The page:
What To Pack For A Trail Run (Hint: It’s Not The Kitchen Sink)

This stuff comes with me on every trail run.
This stuff comes with me on every trail run.

I’m an efficient suitcase packer. I keep it simple, only bring the essentials, and make sure everything fits neatly into the overhead bin. But when it comes to packing for a nice little run in nature, I have an overwhelming urge to load my backpack with all kinds of “might needs” and “just in cases”— like a headlamp (even though I only run trails in daylight) or a poncho (it never rains here in Silicon Valley!). In an effort to cut weight, I’ve forced myself to come up with this barest-of-the-bare sundries list that acknowledges my paranoia but doesn’t indulge it too much.

The North Face Enduro Pack Hydration Pack Better than a bulky backpack, The North Face Enduro Pack was worth every penny. It comes with a bladder to store my water, and the small size forces me to fill the pockets wisely.

Badger Sport Sunscreen CreamSunscreen Burns, brown spots, skin cancer—no thanks! I apply SPF head-to-toe before leaving the house, and then every two hours when I’m in the sun. I like this Badger Sport Sunscreen Cream SPF 35, because it blocks out both UVA and UVB rays, and it’s 100% certified natural.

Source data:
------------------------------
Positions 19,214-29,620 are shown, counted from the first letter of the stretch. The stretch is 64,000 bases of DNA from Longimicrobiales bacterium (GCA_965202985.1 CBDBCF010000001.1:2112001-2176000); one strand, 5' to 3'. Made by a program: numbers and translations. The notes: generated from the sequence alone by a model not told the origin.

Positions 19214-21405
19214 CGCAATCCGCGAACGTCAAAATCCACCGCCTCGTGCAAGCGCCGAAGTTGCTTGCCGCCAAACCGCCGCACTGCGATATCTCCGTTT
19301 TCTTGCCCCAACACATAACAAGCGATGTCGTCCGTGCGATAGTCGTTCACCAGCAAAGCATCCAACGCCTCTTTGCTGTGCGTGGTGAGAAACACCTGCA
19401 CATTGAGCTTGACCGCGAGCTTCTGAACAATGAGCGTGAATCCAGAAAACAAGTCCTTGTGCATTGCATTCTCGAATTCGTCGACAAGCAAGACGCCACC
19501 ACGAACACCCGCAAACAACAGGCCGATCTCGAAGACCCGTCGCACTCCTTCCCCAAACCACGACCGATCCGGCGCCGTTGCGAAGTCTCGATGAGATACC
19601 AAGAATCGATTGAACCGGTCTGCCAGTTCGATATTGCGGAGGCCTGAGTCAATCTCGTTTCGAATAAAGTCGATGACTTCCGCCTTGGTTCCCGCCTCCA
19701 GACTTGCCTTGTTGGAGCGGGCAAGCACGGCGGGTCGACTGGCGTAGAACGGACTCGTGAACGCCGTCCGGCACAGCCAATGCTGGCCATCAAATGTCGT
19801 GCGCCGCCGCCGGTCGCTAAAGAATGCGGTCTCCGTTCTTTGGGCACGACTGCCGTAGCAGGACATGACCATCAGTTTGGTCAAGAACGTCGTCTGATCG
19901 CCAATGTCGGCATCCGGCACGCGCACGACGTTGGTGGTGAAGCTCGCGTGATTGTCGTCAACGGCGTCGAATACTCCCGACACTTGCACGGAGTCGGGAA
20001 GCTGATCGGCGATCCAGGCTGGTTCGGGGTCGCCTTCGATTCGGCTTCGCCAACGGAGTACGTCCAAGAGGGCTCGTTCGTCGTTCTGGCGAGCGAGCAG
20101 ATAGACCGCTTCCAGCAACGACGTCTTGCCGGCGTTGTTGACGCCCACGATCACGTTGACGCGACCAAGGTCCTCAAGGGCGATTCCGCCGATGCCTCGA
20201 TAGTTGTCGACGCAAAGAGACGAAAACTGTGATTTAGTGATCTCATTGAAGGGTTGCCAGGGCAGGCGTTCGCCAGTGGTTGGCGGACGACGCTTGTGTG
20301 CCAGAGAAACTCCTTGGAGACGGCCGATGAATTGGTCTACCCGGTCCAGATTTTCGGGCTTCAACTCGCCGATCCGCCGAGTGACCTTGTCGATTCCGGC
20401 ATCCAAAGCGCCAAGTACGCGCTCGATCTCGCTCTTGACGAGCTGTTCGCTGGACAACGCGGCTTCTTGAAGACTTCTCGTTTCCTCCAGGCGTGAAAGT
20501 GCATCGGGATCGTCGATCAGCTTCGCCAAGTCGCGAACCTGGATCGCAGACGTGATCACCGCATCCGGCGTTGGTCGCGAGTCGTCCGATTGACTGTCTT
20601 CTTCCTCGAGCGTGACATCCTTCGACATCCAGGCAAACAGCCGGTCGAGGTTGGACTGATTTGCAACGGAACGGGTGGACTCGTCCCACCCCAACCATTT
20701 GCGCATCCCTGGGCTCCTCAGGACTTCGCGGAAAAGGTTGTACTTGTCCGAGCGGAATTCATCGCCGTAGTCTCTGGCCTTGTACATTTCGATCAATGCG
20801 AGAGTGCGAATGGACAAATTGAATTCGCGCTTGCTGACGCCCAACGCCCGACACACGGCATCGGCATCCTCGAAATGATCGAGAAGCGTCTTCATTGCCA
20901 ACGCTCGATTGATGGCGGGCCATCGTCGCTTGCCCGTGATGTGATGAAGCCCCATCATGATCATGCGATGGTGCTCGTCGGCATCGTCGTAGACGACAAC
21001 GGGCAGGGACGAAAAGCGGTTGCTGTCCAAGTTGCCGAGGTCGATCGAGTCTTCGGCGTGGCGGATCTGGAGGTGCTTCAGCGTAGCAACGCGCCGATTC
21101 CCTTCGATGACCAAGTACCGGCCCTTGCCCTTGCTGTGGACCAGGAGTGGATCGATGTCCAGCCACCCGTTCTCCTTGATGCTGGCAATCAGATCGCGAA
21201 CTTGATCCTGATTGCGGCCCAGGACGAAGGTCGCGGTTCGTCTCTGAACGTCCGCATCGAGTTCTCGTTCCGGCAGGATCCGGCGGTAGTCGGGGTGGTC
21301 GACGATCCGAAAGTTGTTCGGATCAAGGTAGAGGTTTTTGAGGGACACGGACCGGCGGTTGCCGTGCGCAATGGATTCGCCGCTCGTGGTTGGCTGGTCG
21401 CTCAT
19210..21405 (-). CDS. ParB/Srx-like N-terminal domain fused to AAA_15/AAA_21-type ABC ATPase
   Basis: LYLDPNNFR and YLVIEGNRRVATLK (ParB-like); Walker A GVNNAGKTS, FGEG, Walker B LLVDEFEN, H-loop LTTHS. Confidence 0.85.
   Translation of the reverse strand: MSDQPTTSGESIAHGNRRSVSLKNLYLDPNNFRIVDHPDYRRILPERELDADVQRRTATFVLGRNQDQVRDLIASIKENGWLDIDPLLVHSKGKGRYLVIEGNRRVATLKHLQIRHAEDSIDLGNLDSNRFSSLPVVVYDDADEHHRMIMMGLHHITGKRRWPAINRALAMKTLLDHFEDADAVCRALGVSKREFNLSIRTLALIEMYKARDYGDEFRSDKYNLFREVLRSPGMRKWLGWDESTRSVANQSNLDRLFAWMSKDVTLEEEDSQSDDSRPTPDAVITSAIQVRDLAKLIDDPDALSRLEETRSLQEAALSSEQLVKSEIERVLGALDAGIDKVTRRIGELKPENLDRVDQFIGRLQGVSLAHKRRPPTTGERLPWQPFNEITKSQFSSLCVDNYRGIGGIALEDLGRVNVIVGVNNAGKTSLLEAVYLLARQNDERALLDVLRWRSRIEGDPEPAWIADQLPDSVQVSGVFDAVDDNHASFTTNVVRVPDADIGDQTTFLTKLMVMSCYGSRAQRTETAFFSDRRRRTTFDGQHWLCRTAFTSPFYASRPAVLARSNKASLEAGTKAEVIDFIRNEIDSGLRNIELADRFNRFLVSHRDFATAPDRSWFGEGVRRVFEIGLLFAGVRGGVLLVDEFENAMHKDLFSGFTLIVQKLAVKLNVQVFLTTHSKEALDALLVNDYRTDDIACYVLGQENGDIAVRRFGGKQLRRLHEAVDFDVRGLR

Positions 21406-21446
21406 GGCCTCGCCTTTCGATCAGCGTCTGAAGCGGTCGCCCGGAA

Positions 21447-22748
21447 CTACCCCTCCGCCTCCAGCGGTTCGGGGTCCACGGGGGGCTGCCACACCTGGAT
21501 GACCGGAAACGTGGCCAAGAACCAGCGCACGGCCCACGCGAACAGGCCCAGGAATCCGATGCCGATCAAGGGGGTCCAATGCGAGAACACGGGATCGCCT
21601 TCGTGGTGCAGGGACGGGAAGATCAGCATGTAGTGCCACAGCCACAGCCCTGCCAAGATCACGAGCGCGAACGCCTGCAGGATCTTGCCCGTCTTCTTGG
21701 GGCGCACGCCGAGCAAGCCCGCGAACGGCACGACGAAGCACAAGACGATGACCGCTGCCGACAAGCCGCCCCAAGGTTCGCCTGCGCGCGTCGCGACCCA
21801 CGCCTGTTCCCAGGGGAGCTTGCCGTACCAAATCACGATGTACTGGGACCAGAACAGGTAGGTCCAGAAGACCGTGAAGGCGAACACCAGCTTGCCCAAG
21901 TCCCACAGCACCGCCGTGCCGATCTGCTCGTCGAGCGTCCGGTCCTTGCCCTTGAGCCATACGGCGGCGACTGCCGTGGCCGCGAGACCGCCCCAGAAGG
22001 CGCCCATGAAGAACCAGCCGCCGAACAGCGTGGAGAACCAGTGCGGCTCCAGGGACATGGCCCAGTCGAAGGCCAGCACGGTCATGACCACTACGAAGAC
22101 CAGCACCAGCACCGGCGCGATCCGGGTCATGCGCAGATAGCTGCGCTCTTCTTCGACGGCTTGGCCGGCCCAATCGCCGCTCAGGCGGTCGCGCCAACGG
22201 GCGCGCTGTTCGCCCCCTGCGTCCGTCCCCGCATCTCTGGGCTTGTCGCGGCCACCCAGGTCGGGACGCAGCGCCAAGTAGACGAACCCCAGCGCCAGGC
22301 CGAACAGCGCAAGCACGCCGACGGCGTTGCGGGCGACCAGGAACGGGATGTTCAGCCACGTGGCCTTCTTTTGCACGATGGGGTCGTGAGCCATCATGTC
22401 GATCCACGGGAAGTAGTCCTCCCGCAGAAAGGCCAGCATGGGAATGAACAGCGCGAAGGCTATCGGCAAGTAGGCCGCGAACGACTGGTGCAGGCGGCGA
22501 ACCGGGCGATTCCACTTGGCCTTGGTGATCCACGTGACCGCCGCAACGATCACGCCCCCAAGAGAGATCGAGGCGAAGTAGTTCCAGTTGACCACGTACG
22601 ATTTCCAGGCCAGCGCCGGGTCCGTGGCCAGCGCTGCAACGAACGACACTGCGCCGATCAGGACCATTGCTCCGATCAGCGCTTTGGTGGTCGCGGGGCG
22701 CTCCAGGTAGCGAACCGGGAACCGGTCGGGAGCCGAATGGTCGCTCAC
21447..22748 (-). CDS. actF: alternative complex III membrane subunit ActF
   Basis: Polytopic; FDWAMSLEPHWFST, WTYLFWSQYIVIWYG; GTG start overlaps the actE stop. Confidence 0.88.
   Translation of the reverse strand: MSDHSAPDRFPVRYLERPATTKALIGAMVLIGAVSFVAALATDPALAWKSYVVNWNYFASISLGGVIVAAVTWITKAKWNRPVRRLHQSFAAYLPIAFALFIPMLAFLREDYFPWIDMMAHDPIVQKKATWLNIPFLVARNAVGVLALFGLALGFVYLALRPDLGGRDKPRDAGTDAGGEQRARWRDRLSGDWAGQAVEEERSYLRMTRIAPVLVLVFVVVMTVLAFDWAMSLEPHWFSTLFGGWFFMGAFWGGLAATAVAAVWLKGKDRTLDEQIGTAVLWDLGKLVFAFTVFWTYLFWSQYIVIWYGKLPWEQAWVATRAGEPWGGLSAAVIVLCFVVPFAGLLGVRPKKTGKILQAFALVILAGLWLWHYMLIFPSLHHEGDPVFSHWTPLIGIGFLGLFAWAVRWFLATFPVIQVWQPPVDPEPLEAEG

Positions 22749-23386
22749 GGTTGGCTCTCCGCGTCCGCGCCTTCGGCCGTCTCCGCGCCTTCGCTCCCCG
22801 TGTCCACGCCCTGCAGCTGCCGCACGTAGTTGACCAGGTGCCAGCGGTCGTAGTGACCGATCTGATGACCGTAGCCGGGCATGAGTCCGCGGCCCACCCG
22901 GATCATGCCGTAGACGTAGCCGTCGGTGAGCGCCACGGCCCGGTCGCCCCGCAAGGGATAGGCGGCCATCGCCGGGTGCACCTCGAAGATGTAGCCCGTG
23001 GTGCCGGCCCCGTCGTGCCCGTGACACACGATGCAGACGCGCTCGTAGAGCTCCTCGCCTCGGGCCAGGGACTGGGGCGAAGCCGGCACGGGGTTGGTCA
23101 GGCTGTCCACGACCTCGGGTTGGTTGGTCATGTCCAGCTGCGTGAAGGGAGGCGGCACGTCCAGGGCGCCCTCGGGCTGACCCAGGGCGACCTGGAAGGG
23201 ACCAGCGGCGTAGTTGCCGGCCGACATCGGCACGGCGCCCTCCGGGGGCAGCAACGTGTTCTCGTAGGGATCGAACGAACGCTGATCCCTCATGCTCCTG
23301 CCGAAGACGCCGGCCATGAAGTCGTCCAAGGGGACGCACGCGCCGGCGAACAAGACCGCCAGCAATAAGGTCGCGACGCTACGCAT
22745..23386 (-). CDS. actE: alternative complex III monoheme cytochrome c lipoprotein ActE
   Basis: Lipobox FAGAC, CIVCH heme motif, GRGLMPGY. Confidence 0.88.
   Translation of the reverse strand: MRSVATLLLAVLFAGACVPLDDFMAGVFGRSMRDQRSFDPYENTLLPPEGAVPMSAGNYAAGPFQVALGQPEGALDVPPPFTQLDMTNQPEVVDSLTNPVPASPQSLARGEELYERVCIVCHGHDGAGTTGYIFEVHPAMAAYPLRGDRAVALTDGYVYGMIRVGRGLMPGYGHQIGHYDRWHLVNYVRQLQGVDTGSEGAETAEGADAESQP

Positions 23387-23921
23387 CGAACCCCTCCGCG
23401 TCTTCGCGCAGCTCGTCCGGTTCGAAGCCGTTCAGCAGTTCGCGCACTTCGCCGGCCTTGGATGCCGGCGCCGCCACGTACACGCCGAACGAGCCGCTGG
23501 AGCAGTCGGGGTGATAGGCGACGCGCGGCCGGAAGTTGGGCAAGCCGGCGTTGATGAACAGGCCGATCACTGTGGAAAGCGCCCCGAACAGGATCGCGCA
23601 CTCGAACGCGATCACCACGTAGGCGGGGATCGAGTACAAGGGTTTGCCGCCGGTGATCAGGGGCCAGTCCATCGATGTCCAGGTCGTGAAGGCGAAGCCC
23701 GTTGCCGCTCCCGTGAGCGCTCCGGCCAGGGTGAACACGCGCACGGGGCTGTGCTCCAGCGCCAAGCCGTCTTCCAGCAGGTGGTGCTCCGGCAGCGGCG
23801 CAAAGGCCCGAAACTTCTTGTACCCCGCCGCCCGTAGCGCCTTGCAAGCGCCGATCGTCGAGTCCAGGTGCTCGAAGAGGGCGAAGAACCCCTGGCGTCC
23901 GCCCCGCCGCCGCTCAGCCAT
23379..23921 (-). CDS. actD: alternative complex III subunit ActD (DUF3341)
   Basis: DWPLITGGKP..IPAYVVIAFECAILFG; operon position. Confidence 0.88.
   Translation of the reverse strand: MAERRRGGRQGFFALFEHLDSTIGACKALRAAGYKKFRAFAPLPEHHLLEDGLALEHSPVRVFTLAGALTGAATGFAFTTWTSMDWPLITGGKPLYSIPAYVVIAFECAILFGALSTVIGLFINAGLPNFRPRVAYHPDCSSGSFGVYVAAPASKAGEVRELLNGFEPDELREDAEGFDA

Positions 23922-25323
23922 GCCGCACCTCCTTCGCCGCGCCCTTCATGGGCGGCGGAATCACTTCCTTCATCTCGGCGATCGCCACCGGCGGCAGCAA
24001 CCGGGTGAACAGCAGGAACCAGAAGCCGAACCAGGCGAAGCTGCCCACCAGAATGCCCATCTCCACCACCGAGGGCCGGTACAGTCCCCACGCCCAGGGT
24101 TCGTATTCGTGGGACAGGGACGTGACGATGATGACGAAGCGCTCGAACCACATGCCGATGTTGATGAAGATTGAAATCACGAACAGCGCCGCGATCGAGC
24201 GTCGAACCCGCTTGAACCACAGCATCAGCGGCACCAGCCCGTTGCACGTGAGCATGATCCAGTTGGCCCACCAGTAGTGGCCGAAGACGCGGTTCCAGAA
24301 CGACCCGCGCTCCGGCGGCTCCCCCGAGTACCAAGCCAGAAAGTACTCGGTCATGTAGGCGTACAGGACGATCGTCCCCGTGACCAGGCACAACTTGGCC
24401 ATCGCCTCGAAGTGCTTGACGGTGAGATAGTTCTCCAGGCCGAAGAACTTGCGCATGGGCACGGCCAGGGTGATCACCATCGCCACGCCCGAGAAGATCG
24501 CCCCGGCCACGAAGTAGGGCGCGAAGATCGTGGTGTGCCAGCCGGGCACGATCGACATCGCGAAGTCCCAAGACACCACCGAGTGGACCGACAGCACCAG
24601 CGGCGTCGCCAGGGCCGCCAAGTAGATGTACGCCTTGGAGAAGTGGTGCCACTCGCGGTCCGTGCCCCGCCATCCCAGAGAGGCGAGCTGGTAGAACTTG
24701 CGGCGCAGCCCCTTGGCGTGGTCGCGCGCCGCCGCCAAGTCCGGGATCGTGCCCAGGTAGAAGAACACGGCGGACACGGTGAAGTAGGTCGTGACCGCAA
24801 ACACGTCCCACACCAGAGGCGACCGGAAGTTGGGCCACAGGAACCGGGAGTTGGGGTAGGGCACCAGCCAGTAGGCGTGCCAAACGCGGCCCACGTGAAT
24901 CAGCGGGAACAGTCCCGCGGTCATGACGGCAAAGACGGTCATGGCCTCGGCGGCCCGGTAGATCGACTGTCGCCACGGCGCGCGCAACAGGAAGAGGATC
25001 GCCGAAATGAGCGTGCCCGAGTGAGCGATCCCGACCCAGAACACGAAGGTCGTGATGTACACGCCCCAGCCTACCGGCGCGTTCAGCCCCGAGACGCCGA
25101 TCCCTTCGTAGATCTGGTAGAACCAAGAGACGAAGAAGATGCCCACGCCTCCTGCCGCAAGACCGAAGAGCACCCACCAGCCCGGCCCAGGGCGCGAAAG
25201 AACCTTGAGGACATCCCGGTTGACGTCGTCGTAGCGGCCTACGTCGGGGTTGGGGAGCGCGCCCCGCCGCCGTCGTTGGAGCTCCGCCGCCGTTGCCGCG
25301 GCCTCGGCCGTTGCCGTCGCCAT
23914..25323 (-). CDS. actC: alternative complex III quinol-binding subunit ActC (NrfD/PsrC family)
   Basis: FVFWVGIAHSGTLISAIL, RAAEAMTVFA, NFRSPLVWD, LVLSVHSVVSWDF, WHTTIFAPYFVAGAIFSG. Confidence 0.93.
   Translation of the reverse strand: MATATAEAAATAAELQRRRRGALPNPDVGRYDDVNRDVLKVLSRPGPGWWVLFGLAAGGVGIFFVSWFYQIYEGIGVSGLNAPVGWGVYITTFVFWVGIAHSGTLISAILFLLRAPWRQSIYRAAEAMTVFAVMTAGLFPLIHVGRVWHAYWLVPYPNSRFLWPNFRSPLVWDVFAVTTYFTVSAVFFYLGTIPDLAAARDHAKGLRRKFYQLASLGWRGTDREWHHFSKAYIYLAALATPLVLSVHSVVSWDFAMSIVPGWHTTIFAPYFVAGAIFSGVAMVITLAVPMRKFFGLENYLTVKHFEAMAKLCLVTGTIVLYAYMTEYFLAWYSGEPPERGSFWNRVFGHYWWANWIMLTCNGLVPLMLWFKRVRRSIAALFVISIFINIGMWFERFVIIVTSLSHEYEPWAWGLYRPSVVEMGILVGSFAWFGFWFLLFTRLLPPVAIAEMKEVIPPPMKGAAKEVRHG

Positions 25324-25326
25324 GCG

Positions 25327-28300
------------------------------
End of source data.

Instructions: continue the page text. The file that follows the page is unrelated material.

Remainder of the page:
Cortizone 10 Poison Ivy PadsPoison Ivy Pads The best way to avoid a painful rash is to steer clear of over-grown paths. Still, contact happens. Last summer Michael K. Farrell stood knee deep in 3-leaf itchiness—these single-use Cortizone 10 Poison Ivy Relief Pads would have been super helpful.

GU for the trailEnergy Gel I’ll suck down a GU on runs lasting more than an hour, but I usually carry four with me on the trails—you know, in case I get lost and need a “meal.” (GU Peanut Butter is still my fave flave.)

Toilet paper in a baggieToilet Paper Mother Nature doesn’t always provide this for you. I bring mine in a baggie, and I pack it back out with me to a garbage can if I end up using it.

The North Face Women's Verto JacketLight Jacket Shady woods and Bay Area winds can make temps drop fast, so I keep The North Face Women’s Verto Jacket handy—it scrunches up (hence, all the wrinkles) into its own pocket! It also happens to be water resistant in case of pop up showers. (Seriously, this fear is unfounded. Weather.com shows a 0% chance of precipitation around here most days.)

I also carry along my cell phone, sunglasses, and car keys—those are necessary for actually getting me to the trailhead and then home again.